fbpx

Type to search

Joining China’s SMIC Was Foolish: Taiwan Chip Veteran – SCMP

SMIC got hit with US sanctions three days after he joined the company, and the Chinese government did not trust him due to his Taiwanese-US citizenship, Chiang said.


Former TSMC exec says joining SMIC was a 'foolish' move.
SMIC, China’s largest chipmaker, is among Chinese firms banned from receiving US investment due to suspected ties to defence or surveillance technology. Photo: AFP.

 

A Taiwan computer chip veteran, Chiang Shang-yi, described his decision to join China’s Semiconductor Manufacturing International Corp (SMIC), China’s top chipmaker, as “one of the foolish things” he had done, in an interview in March with the Computer History Museum in California, the South China Morning Post reported.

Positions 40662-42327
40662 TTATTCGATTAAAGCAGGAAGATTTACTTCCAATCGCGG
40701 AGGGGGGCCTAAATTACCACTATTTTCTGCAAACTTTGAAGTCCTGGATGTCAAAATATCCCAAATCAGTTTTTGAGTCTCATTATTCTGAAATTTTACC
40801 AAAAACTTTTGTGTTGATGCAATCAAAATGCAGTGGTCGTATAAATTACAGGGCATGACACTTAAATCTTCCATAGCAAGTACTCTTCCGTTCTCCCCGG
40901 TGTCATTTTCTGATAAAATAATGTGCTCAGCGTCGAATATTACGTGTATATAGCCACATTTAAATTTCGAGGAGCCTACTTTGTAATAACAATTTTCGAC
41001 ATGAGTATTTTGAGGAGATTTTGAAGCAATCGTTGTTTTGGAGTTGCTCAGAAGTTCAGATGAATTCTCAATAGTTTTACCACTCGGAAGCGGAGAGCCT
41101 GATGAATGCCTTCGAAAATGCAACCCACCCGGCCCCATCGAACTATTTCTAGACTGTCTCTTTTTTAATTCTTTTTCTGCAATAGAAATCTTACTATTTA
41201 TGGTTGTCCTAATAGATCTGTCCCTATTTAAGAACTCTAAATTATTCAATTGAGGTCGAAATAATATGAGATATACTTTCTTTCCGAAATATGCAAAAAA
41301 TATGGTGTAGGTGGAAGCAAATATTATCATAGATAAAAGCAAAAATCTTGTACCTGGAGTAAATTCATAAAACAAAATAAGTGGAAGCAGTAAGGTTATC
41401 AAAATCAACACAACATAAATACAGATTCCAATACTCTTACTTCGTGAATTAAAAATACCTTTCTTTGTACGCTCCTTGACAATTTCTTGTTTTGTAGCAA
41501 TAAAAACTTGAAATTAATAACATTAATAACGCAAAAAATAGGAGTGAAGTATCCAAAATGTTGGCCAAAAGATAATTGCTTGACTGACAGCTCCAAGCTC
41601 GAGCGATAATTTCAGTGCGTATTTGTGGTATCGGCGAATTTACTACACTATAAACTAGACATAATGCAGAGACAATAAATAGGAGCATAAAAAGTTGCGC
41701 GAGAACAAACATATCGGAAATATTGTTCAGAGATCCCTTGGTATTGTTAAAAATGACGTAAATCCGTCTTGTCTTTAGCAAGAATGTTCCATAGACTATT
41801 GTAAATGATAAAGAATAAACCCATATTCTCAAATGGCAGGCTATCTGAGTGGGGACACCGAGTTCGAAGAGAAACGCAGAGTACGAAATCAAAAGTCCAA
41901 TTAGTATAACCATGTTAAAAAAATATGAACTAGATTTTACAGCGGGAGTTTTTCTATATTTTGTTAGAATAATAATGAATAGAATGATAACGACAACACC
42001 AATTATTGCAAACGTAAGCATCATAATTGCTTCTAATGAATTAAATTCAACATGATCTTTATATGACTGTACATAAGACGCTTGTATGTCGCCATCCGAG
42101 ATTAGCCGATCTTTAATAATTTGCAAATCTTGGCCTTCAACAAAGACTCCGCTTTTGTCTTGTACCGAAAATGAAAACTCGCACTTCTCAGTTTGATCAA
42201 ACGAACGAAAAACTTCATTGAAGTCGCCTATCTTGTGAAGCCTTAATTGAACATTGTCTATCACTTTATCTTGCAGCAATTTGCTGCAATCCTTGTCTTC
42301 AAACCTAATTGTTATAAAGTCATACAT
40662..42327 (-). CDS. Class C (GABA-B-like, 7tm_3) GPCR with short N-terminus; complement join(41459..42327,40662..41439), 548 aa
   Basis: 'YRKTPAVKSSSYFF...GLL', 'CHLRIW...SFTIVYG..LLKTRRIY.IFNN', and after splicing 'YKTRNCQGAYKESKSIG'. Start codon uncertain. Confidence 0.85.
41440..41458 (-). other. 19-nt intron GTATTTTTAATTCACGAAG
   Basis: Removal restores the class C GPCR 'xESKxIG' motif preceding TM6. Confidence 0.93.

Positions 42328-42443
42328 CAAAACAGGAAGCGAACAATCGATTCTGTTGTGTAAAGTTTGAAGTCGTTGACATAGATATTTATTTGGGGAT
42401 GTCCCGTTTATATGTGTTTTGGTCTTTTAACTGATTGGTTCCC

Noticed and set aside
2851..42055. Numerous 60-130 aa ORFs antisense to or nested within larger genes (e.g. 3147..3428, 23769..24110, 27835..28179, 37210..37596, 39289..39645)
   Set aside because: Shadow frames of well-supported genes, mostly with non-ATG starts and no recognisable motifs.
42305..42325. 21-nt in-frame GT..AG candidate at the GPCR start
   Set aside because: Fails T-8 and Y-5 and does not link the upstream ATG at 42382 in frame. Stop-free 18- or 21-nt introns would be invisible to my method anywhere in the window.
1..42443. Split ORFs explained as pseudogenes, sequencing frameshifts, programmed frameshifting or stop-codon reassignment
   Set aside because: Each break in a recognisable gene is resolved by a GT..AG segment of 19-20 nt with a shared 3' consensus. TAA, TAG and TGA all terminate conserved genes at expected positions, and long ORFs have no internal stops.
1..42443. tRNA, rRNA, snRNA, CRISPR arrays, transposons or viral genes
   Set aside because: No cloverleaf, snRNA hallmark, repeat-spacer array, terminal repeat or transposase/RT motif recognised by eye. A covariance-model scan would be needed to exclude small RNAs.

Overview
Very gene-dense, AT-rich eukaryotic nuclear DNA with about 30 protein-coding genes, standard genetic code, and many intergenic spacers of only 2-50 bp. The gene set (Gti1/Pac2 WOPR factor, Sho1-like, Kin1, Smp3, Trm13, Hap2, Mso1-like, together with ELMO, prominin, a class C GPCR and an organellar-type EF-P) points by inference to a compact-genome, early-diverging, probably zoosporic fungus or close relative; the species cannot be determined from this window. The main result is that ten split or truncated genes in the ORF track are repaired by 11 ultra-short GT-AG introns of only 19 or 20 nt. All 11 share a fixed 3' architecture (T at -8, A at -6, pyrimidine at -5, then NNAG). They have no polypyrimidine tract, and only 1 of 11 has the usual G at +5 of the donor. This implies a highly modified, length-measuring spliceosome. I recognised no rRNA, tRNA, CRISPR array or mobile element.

“Because I am a US citizen, it did bother me a lot,” Chiang, who is 76 and now retired, was quoted as saying in the report, noting that SMIC was hit by US sanctions three days after he joined the group in December 2020. The Chinese government also did not trust him due to his Taiwanese-US citizenship, he added in the report.

Read the full report: South China Morning Post.

 

 

 

SEE MORE:

 

China’s SMIC Posts Record Quarterly Revenue Amid Chip Shortage

 

China’s SMIC Sees Big Profit Jump But Wary of Chips Outlook

 

Prominent US Politicians Demand Tighter SMIC Export Restrictions

 

SMIC to Expand Mature Technology Amid Sanctions Squeeze

 

 

Alfie Habershon

Alfie is a Reporter at Asia Financial. He previously lived in Mumbai reporting on India's economy and healthcare for data journalism initiative IndiaSpend, as well as having worked for London based Tortoise Media.

logo

AF China Bond